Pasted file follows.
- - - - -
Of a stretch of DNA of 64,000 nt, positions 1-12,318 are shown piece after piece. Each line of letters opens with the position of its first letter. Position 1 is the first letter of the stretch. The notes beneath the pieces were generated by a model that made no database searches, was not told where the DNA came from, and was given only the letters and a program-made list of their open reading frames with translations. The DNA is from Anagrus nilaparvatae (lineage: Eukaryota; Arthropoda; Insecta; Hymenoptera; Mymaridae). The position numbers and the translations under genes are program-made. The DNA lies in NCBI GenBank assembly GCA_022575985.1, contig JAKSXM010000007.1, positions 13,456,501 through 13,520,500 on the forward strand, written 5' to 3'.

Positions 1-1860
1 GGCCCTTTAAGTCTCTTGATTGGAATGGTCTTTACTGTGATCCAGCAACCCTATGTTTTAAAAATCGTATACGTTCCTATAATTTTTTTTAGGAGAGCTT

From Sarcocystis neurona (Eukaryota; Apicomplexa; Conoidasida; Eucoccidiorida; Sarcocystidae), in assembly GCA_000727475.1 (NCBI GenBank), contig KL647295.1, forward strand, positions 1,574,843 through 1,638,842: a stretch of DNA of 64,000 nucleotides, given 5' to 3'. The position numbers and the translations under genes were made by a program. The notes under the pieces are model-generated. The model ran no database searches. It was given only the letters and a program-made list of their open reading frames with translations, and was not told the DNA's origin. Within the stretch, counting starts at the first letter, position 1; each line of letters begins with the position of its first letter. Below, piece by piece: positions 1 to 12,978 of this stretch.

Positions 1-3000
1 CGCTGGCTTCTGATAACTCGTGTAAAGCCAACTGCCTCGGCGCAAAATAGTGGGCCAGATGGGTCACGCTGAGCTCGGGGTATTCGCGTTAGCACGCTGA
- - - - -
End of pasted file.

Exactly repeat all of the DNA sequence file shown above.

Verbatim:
Of a stretch of DNA of 64,000 nt, positions 1-12,318 are shown piece after piece. Each line of letters opens with the position of its first letter. Position 1 is the first letter of the stretch. The notes beneath the pieces were generated by a model that made no database searches, was not told where the DNA came from, and was given only the letters and a program-made list of their open reading frames with translations. The DNA is from Anagrus nilaparvatae (lineage: Eukaryota; Arthropoda; Insecta; Hymenoptera; Mymaridae). The position numbers and the translations under genes are program-made. The DNA lies in NCBI GenBank assembly GCA_022575985.1, contig JAKSXM010000007.1, positions 13,456,501 through 13,520,500 on the forward strand, written 5' to 3'.

Positions 1-1860
1 GGCCCTTTAAGTCTCTTGATTGGAATGGTCTTTACTGTGATCCAGCAACCCTATGTTTTAAAAATCGTATACGTTCCTATAATTTTTTTTAGGAGAGCTT

From Sarcocystis neurona (Eukaryota; Apicomplexa; Conoidasida; Eucoccidiorida; Sarcocystidae), in assembly GCA_000727475.1 (NCBI GenBank), contig KL647295.1, forward strand, positions 1,574,843 through 1,638,842: a stretch of DNA of 64,000 nucleotides, given 5' to 3'. The position numbers and the translations under genes were made by a program. The notes under the pieces are model-generated. The model ran no database searches. It was given only the letters and a program-made list of their open reading frames with translations, and was not told the DNA's origin. Within the stretch, counting starts at the first letter, position 1; each line of letters begins with the position of its first letter. Below, piece by piece: positions 1 to 12,978 of this stretch.

Positions 1-3000
1 CGCTGGCTTCTGATAACTCGTGTAAAGCCAACTGCCTCGGCGCAAAATAGTGGGCCAGATGGGTCACGCTGAGCTCGGGGTATTCGCGTTAGCACGCTGA